For whom left is this newsletter first?

Coming to terms with building an authorial brand


I began this newsletter as a practical measure. One of the things you’re supposed to do when at work on a book (I’ve been told) is to continue building your platform. The idea goes that when the book is finally published and on shelves, all those addresses on a email spreadsheet you’ve never personally spoken to will be clamoring for 89,000 more words from you than usual. I have my doubts.

Still, here we are. Me typing this; you looking at the headline, not remembering when you signed up, deleting its contents before reading this line. However, if you’ve gotten this far, here’s my quick pitch: I do quite a bit of reading and writing—in various normal and not-so-normal forms—and like talking about them. I like sharing them with people, too. That’ll be the backbone of this newsletter. As per the previous paragraph, I’m also at work on a book. Research for that book is taking me to Europe this summer to look at various tiny archives and towns and whatnot. If you stay here, I’ll share some of that.


I’m not sure whether you’ve made it this far because you like my writing thoughts or my reading thoughts, so bear with me on the self-indulgence if you’ve come for the latter.

This past week, I had a new essay come out at Catapult, a lovely online literary magazine, publisher, writing class facilitator, etc. “How My Parents, Who Loved Grapes, Lost Their Love for Winemaking” started when I went back to school last fall. I’ve long held a reluctance about sharing personal narratives. Part of this hesitance is simple: I prefer telling other peoples’ stories. Part of it is more complex: I think you should hold those personal stories close, guard them with your life, and wait to tell them until you’re absolutely confident in your ability to do so damn well. However, in graduate school one isn’t given leeway for stories necessitating more ambitious research or writing. Deadlines every three weeks are un-shifting. As a result, those personal narratives become—what with memory’s ease of access, lowered standards for truth, etc.—mighty appealing. Another matter of practicality, I suppose. I still think this one came out well, and it was one I had been waiting to write for some time.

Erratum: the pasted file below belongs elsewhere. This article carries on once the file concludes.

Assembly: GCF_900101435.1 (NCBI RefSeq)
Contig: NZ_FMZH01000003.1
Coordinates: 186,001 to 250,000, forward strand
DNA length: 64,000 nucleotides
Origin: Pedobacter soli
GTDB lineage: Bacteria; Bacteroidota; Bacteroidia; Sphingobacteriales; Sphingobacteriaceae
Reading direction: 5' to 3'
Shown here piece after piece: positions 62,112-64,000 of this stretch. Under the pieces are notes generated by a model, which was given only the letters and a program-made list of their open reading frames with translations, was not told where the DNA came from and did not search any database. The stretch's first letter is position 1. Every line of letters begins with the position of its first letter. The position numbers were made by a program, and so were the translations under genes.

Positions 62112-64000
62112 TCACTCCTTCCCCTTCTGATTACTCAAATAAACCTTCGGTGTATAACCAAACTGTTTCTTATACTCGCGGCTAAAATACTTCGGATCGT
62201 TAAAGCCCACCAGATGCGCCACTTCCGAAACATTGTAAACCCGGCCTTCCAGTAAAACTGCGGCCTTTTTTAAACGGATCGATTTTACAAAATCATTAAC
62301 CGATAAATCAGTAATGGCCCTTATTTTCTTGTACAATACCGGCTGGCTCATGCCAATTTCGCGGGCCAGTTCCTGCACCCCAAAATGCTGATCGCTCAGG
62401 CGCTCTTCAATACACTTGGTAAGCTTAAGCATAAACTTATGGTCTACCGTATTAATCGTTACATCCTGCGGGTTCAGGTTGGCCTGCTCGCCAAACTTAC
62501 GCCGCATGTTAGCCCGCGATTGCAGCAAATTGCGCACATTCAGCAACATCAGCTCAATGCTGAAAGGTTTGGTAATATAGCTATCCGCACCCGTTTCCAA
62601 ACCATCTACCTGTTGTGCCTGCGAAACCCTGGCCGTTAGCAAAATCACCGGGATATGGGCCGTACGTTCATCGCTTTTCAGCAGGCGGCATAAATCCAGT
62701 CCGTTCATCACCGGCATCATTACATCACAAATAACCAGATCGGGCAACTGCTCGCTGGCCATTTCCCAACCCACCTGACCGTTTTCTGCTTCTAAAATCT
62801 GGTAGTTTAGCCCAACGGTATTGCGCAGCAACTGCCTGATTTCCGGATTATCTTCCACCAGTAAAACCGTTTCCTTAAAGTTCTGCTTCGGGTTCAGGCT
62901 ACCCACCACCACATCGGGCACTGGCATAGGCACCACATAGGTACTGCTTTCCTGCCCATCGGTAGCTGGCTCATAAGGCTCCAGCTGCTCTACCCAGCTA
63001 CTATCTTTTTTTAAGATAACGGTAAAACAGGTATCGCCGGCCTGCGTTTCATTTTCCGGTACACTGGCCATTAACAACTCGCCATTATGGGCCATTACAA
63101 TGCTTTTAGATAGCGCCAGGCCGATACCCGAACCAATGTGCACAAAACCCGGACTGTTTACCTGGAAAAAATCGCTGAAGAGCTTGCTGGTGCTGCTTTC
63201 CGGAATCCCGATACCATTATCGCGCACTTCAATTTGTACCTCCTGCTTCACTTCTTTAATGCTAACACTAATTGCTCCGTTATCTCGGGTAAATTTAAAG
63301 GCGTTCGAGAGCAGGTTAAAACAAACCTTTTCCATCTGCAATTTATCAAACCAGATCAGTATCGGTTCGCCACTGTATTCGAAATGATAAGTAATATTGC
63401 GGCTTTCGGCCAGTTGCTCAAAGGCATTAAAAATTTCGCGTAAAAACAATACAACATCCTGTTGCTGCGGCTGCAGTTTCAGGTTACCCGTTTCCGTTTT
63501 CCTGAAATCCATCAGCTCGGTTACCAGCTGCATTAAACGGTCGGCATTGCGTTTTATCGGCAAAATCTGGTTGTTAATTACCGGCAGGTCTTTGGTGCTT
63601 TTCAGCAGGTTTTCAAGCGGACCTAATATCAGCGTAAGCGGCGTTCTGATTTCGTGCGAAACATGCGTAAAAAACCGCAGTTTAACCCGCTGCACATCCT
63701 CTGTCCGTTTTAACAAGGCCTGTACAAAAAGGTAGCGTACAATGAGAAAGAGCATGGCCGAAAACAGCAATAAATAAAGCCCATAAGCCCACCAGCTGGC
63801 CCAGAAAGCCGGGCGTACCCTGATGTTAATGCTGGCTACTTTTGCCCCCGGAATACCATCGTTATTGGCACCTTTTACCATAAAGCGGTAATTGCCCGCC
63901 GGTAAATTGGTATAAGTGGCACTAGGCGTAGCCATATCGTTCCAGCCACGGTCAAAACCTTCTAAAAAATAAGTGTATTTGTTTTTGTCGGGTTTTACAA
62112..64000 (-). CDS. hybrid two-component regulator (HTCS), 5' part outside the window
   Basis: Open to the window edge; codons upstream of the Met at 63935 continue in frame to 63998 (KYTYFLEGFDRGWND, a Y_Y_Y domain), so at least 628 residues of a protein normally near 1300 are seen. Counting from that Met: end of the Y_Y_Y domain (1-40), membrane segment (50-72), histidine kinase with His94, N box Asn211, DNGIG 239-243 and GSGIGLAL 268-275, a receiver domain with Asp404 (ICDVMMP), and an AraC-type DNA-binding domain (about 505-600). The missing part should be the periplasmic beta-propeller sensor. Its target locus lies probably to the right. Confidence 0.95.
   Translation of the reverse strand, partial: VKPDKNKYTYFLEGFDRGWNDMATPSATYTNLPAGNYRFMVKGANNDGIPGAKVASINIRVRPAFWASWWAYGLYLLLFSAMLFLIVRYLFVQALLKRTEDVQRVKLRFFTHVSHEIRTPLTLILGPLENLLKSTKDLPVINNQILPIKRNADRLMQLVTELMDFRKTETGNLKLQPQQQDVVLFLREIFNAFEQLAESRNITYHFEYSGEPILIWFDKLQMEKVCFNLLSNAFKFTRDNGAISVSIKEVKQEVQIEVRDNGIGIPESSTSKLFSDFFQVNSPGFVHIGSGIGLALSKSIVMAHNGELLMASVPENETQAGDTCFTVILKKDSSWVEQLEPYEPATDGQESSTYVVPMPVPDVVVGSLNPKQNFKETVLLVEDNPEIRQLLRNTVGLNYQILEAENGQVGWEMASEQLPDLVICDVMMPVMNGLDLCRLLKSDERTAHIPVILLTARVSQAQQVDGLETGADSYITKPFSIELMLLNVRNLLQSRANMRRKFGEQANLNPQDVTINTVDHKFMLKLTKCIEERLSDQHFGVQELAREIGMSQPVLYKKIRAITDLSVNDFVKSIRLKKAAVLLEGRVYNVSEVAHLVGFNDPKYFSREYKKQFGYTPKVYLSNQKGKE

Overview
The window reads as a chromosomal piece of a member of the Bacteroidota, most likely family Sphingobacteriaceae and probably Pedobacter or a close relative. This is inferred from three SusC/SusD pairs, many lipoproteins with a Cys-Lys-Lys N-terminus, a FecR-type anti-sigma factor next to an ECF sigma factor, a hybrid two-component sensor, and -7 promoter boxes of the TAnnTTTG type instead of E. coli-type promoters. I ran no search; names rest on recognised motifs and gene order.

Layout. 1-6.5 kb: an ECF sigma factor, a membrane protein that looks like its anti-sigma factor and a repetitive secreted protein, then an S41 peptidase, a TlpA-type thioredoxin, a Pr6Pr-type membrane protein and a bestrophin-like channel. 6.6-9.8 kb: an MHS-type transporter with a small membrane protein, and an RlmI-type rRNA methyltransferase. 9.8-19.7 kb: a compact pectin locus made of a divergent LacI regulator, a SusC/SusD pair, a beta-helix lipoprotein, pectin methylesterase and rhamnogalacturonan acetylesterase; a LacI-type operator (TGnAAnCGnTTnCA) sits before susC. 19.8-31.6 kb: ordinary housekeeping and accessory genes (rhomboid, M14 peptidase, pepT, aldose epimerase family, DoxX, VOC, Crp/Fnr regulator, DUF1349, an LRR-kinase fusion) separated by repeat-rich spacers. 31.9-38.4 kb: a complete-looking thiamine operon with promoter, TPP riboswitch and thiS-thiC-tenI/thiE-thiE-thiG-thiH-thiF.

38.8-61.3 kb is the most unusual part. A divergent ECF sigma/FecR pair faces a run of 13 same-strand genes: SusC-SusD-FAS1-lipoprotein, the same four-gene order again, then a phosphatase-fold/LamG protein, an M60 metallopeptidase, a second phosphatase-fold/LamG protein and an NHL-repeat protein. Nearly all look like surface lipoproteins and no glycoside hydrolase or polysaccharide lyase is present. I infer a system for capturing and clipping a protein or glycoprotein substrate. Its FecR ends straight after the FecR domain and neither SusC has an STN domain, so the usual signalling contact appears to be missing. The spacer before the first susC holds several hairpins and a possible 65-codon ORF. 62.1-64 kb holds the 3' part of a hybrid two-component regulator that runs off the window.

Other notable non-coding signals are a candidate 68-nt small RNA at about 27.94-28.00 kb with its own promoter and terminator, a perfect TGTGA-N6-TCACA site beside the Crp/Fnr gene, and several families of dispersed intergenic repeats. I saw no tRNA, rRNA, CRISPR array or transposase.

That’s the only public writing recently, though a few other essays that rose from the same churn are either off to publishers or will be next week. Part of the reason for the dearth is ongoing work related to Sprinting Through No Man’s Land (title to be argued over between everyone with a hand in the project). The book will be taking me to France this summer, in an effort to better set some of the scenes, particularly those closest to the war, as well as to get my hands on as many un-digitized papers in wayward local archives and with the descendants of the racers.

My Rough Itinerary: London → Paris → Marseille → Provençe → Grenoble → Strasbourg → Dunkirk → Vannes → Cherbourg → London

Where there’s good material, I’ll share it with you here. Otherwise, look for some insufferable travel musings: the reason I’m sure you came here in the first place.


I’ve been mostly inundated with books I’m required to read (or using as research texts), instead of ones I’ve chosen to pick up over the past six months or so. But I can still make some recommendations from the ones I’ve managed to slip in the cracks. You’ll find there’s a certain bent to them. Namely length.

First, Lucie Brock-Broido’s canon. Start with The Master Letters, which is more or less perfect. Move onto Stay, Illusion if you enjoyed that. I think the peaks in Stay, Illusion are higher, but the overall object in The Master Letters is pristine. Her poetry isn’t the most immediately graspable if you’re not already regularly reading the form, but there are few who match her reverence for language and esoteric but perfectly encapsulatory images. I don’t think it’s a spoiler or anything to say—though I reserve the right to change my mind—there’s an epigraph somewhere in there for a narrative nonfiction book about the 1919 Tour de France.

I have perhaps found the guiding principle for nearly all my favorite books: ones with small aims, that can be accomplished in not-so-many pages, executed without error. Skylark by Dezso Kosztolányi neatly fits into that construct. I don’t think there’s too much else to say about it, except that it has a wonderful narrative conceit. For a book with little in the way of plot, it still manages to explore a relationship that’s outside the usual ones of literary fiction (at least among contemporary writers).

In the month-long France trip, I don’t plan to work much on the writing of the book itself. I hope to instead focus on developing settings and the sense of a place, as well as a few freelance stories, but the chapters will come following the trip, once I’m back. I do plan to do some reading while I’m there, though. Books I haven’t dared open in the course of the semester, when I’m bound to lose the thread by the time I finish. Namely, I plan to at least read the first volume of A Dance to the Music of Time by Anthony Powell. No guarantees on making it through the end of Volume Four. William Gass’s The Tunnel is also staring at me from my bedside stand while I write this email to you. There might even be a Don Quixote in there somewhere, if another project in the works advances far enough.

Okay, that’s it for now.